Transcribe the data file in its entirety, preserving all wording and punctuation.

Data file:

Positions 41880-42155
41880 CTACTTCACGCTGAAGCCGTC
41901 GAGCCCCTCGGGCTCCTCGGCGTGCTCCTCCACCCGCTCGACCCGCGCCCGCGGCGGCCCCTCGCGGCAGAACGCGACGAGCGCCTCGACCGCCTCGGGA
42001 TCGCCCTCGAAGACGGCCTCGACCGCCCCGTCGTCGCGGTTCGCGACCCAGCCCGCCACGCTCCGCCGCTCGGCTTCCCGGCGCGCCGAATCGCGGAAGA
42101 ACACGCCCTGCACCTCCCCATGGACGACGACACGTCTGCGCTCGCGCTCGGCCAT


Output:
Positions 41880-42155
41880 CTACTTCACGCTGAAGCCGTC
41901 GAGCCCCTCGGGCTCCTCGGCGTGCTCCTCCACCCGCTCGACCCGCGCCCGCGGCGGCCCCTCGCGGCAGAACGCGACGAGCGCCTCGACCGCCTCGGGA
42001 TCGCCCTCGAAGACGGCCTCGACCGCCCCGTCGTCGCGGTTCGCGACCCAGCCCGCCACGCTCCGCCGCTCGGCTTCCCGGCGCGCCGAATCGCGGAAGA
42101 ACACGCCCTGCACCTCCCCATGGACGACGACACGTCTGCGCTCGCGCTCGGCCAT